Ricky
 Moderator
Re: To infinity and beyond.
And if mathematicians force people to accept their own idea in instituations like university, in the name of abstractness, in the name of beauty or in the name of intellect.
Do you see engineers learning about Cantor sequences? Biologists learning about Dedekind cuts? Psychologists learning about Hilbert's space filling curve?
No. Your premise is false.
Regardless of what particular infinite set you define Try to shift all elements one position rightwards by some pratical algorithm (in this case +1) Then add in the starting element lost in the shifting process (in this case 1) And then it is undeniable logic truth that I have just created an infinite set with one element more than the old one And now it is time to reveal what the old set lacks  the right end And the right end is the infiniteth set revealed sometimes infinity, sometimes infinitesimal so the paradox is discovered.
For the statement in bold, how can you say the new set has "one more"? What does "one more" mean with infinite sets?
For the statement in italics, What do you mean "what the old set lacks"? What does it mean that the right end is revealed? I see no right end...
Feel free to talk more on this, but I would also like to try again to introduce you to the concept of cardinality. I failed miserably before, not because I did anything wrong, but because it was overly complicated. I got a new book on Set theory and logic, which was an absolutely marvelous introduction to it.
Let's start our discussion on finite sets and try to compare their size. Take two sets:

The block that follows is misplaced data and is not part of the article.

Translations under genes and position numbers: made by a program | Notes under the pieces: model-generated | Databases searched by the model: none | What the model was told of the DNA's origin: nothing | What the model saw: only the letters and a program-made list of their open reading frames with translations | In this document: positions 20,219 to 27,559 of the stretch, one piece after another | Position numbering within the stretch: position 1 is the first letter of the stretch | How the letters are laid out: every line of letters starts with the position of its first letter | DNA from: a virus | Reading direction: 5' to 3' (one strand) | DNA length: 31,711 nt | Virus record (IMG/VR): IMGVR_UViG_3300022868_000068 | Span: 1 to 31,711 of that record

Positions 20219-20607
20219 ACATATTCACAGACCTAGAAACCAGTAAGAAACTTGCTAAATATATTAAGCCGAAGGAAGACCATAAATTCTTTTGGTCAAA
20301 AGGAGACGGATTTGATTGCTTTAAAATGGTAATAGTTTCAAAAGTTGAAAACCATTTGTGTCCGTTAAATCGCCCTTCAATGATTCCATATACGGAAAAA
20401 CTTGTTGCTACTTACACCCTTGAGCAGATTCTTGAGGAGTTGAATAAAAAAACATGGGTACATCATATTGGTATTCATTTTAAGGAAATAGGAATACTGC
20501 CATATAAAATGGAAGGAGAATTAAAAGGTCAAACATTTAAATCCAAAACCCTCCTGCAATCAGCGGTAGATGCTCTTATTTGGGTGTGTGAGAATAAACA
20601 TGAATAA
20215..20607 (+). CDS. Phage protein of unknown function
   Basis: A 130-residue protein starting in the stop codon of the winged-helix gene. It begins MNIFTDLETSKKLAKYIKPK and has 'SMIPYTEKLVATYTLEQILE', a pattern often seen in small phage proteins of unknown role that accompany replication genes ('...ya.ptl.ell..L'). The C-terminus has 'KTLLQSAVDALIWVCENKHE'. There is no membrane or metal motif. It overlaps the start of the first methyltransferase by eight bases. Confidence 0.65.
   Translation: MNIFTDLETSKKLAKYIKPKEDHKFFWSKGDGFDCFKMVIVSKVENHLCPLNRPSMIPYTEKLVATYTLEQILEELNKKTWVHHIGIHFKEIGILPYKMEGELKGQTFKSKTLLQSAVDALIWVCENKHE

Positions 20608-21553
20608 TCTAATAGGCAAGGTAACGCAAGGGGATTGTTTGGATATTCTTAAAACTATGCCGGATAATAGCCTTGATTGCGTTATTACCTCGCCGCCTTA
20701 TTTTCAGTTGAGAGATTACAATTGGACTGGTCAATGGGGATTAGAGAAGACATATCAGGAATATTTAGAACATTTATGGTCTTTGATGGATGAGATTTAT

{1, 2, 3} and {a, b, c}
Now each has a size of 3, and so they have the same size. But to say this, one needs to understand what integers are. While seemingly simple, integers can be rather complicated. So I would like to introduce a way to say whether two sets are the same size or not that does not involve any counting.
We say that two sets have the same size if the elements of one set can be paired with the elements of the other set, with no repeats and no leftovers. So my two sets from above have the pairs:
(1, a) (2, b) (3, c)
And since we've used all elements from both sets, I conclude that both sets have the same size. Notice here that we did absolutely nothing with counting. It does not matter how many pairs there are, just that I can pair with no repeats and no leftovers. The integers were not used at all for this pairing.
Is this definition ok with you?
"In the real world, this would be a problem. But in mathematics, we can just define a place where this problem doesn't exist. So we'll go ahead and do that now..."
 George,Y
 Super Member
Re: To infinity and beyond.
"We say that two sets have the same size if the elements of one set can be paired with the elements of the other set, with no repeats and no leftovers. "
Fine, I really like this definition, Ricky.
Let us pair the set {1,2,3,...} Set A to {2,3,4,...} Set B by the rule of adding 1 to each of the element of Set A perfect pairs, right? They have the same amount of elements, as definition.
Now let me show you something you won't find in a set theory book Define Set C = {1} U Set B Without counting Set C over, we know Set C has more element than Set B. Right? Since Set B is included in Set C, but no the other way around. It has one more, since the complimentary of {1} in Set C is Set B, and {1} has one element, do you agree?
Now we are facing a tough problem Set A and Set C appear all the same {1,2,3,...} except Set C has one more element than Set A or Set A has one less element than Set C
by transivity
X'(yXβ)=0
 Ricky
 Moderator